By Lila Urda
In “Review of Corruption in the Health Sector”, Taryn Vian presents evidence of corruption within the health sector and identifies potential strategies for intervention. Following this discussion, Vian suggests that further research on the topic should focus on designing and testing anti-corruption interventions in this sector, such as those that measure transparency and the issue of accountability. However, Vian lacks an explanation of why these strategies are so hard to implement.
Acknowledging the need for accountability is an essential element to making positive changes in the health care system. However, in order to hold people accountable, current problems would need to be identified. Media outlets have disclosed numerous instances of corruption in the pharmaceutical trade. Issues like industry “gifts”, bribery, and double jeopardy only touch the surface. What lies beneath is a highly privatized, system that innately cultivates conflicts-of-interest.
It seems obvious to address the fact that pharmaceutical companies earn money when they sell their products. So, of course, it is logical that it is in their best interests to sell as many of their products as possible. But when this desire affects (not always for the better) the health of a nation, does this become an ethical conflict? If a company knows their product does not perform as well as another for certain conditions, is it unethical to not disclose such information?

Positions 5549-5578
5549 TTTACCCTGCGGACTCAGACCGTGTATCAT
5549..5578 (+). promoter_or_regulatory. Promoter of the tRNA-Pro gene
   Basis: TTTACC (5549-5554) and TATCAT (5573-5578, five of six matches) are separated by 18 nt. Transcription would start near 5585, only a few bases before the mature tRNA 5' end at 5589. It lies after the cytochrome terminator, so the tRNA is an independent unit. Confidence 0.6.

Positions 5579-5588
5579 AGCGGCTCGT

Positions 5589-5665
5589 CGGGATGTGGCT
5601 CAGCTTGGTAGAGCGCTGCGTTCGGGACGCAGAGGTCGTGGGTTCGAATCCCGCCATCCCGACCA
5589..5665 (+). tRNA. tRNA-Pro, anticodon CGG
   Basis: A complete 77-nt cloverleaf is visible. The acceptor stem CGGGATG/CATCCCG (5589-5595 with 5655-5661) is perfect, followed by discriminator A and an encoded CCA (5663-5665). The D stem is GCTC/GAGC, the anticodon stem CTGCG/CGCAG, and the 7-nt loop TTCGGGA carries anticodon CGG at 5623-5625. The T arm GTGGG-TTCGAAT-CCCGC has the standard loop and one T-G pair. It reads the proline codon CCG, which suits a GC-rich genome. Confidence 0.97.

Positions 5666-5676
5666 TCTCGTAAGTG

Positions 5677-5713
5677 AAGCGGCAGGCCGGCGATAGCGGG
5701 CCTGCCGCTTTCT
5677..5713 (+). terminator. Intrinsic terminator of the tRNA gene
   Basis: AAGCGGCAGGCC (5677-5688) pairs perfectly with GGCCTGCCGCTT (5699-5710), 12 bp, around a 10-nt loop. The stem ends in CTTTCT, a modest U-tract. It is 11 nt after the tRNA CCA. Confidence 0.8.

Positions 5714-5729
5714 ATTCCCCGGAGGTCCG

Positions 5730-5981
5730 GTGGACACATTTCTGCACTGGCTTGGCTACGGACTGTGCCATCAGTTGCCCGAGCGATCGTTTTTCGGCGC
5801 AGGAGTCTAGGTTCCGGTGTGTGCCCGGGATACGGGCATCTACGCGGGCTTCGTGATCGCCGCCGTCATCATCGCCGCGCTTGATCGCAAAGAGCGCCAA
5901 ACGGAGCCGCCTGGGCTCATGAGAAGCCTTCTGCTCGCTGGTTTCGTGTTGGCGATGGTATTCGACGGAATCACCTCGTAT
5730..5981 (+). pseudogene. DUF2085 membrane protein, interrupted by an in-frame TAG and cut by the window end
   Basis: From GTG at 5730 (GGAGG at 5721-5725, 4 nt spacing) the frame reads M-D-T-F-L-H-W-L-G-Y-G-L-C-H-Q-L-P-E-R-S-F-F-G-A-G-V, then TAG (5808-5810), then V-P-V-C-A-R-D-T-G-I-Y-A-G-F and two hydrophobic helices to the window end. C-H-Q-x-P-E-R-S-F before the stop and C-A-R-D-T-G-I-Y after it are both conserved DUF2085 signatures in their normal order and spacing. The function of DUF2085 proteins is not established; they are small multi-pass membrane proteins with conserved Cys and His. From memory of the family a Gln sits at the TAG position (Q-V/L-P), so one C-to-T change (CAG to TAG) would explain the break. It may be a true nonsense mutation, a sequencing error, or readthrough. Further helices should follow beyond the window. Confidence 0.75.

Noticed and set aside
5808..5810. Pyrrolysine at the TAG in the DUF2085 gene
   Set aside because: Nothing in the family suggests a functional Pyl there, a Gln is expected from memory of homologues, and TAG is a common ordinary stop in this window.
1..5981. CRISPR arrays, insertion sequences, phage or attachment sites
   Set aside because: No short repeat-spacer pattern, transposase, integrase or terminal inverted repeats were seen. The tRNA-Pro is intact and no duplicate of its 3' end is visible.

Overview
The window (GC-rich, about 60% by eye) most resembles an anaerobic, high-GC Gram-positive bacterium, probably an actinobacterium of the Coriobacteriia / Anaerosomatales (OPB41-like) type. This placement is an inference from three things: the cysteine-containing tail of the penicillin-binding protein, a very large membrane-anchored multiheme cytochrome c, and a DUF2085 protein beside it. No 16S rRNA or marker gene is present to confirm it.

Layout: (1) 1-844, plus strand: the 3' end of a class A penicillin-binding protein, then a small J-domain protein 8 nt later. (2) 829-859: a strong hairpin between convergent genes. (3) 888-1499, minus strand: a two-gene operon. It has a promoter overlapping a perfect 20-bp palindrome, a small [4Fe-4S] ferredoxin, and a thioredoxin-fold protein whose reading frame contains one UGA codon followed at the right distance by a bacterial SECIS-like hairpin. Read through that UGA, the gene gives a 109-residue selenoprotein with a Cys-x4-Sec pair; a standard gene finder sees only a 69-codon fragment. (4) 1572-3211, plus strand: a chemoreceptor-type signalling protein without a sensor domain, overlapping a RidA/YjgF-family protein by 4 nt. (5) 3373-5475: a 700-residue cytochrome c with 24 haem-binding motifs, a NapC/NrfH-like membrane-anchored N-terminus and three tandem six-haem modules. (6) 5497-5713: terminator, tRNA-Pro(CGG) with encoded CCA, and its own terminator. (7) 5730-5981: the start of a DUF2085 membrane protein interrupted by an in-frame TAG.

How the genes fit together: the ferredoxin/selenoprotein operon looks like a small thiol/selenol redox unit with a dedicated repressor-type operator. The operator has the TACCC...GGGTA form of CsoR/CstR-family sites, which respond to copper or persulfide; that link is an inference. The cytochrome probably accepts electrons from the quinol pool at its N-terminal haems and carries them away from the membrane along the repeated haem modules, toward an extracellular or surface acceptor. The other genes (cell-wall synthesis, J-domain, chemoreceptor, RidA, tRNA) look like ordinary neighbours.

Further, when government officials decide upon a health policy, they are often guided by their wallets, not their ethics. Large pharmaceutical political campaign contributions are well documented and happen regularly. Doesn’t this seem like a blatant conflict-of-interest? The problem is that regulating these types of contributions is impossible because the ones regulating are the ones receiving the contributions.
With significant political interest lying in privatization, regulation seems to be the last thing on peoples’ minds. But without it, big pharma is able to make their own rules. Is it fair for us to sit by and observe? Or is it a basic democratic right to have a lack of regulation?
The issues addressed in the many media articles discussing corruption for financial gains within the health sector are an important start. But what I am intrigued by is what is going on behind closed doors. As Vian suggests, creating transparency and accountability are important next steps in fighting corruption in the health care system. Now we just need to figure out how to do that, when accountability involves regulating the regulators.